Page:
# Topic | composing/decomposing numbers/skip counting

Viewing 7 posts - 1 through 7 (of 7 total)
• Author
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• nerakr
Participant

A kindergarten standard in my state is “compose and decompose numbers up to 10.” That basically means to break a number into as many sets as possible, such as: 6 can be six groups of one, two groups of three, a group of six and a group of zero, a group of five and a group of one, etc. I probably won’t cover this for several months, but I’m already wondering how to do it. Any ideas?

I would also like to introduce skip counting at the end of kindergarten, although it’s a first grade skill. I’ve read the article on guiltfreehomeschooling.com, but I’d like several ideas in case I have to try several approaches before it works.

Thanks,

Karen

Rebekahy
Participant

MUS will teach skip counting and while they don’t call it composing and decomposing numbers – they do begin to teach that in the Primer, and the blocks they use naturally lend themselves to that understanding.

Are you required to test for that as a homeschooler?  Or are these the public school standards for your state?

Rebekah

nerakr
Participant

I’m not required to test in MS; I’m just using the state standards as a guide. I’m not using a formal math curriculum at this point.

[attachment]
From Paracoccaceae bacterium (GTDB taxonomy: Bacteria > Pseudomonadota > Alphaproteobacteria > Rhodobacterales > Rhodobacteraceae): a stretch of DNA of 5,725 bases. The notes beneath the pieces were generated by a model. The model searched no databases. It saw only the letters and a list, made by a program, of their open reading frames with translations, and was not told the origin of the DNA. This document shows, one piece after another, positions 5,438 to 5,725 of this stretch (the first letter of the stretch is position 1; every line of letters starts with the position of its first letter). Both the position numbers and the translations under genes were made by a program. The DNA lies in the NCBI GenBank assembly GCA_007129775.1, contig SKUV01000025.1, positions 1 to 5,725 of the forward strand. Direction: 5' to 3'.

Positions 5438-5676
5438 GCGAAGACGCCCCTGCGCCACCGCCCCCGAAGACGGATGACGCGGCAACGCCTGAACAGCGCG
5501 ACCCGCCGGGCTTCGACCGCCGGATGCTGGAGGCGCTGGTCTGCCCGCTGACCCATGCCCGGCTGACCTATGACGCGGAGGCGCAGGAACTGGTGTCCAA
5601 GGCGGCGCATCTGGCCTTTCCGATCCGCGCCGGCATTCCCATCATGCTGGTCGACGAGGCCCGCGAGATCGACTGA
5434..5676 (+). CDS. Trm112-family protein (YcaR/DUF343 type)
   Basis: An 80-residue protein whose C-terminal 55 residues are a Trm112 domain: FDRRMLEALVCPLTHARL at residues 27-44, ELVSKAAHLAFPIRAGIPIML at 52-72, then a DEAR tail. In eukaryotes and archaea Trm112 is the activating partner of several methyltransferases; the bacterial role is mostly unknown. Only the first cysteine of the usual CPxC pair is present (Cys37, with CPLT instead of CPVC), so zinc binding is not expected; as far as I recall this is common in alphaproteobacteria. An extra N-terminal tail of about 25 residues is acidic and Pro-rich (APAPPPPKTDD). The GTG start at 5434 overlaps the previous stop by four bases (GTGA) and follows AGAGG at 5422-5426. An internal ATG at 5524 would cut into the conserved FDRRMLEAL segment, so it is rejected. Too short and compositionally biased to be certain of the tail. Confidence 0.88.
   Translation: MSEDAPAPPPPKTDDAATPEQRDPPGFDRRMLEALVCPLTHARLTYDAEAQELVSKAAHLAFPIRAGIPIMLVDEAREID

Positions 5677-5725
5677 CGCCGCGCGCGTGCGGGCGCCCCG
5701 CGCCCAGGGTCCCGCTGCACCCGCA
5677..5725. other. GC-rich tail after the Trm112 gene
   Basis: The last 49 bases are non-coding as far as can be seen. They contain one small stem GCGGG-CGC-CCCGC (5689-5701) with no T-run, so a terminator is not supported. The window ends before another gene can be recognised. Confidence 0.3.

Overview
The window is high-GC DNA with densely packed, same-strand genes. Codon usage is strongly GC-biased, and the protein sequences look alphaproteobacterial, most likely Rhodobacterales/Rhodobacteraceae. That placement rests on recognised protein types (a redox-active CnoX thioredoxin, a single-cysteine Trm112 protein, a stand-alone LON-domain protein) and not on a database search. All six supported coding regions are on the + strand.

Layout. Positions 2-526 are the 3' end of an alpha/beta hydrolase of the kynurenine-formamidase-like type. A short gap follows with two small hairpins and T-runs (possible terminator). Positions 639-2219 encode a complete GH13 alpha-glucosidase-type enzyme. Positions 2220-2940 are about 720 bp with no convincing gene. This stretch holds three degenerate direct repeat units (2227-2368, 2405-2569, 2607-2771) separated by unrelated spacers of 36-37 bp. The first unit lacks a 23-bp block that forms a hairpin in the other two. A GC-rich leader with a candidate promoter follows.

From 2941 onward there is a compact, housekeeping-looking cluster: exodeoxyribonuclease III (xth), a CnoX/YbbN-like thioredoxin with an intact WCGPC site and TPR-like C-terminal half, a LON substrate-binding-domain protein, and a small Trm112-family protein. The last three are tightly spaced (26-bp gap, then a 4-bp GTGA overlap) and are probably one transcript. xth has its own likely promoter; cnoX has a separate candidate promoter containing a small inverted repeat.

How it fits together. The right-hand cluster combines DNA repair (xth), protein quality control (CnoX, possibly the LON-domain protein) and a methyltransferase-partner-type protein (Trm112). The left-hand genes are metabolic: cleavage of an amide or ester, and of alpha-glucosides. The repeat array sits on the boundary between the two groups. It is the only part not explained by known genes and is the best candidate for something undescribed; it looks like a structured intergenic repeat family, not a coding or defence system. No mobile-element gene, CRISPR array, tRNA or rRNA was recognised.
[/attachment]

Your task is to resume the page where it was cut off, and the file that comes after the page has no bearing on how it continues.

Karen

leah
Participant

Games that use dice and/or two-sided counters are a really great way to teach those skills. Just make up your own or look for ideas in books like Games for Math by Peggy Kaye. Children learn the skills much better in a context that makes sense and is fun and relaxing for everyone. HTH

Sonya Shafer
Moderator

We’ve used popsicle sticks before. I think the idea was in RightStart. We count out how many popsicle sticks we’re going to work with (5, for example), and write that number at the top of a paper or whiteboard. Then we circle it and draw two lines coming out of it, like the sides of a triangle with our number circle at the top point. We draw two more circles at the end of those lines. Then we see how many different ways we can sort our popsicle sticks and write those numbers in the two circles. So they’re always seeing the total number in the set, but also seeing the changing ways to “decompose” it. Does that description make any sense at all?

nerakr
Participant

Sonya,

This may be a dumb question (I know, there are no dumb questions, just dumb answers), but the manipulative of choice at our house is M&Ms. Would they work just as well?

Karen

Sonya Shafer
Moderator

Absolutely. (Unless they keep disappearing from their designated spots on the table, you understand.  )

Viewing 7 posts - 1 through 7 (of 7 total)
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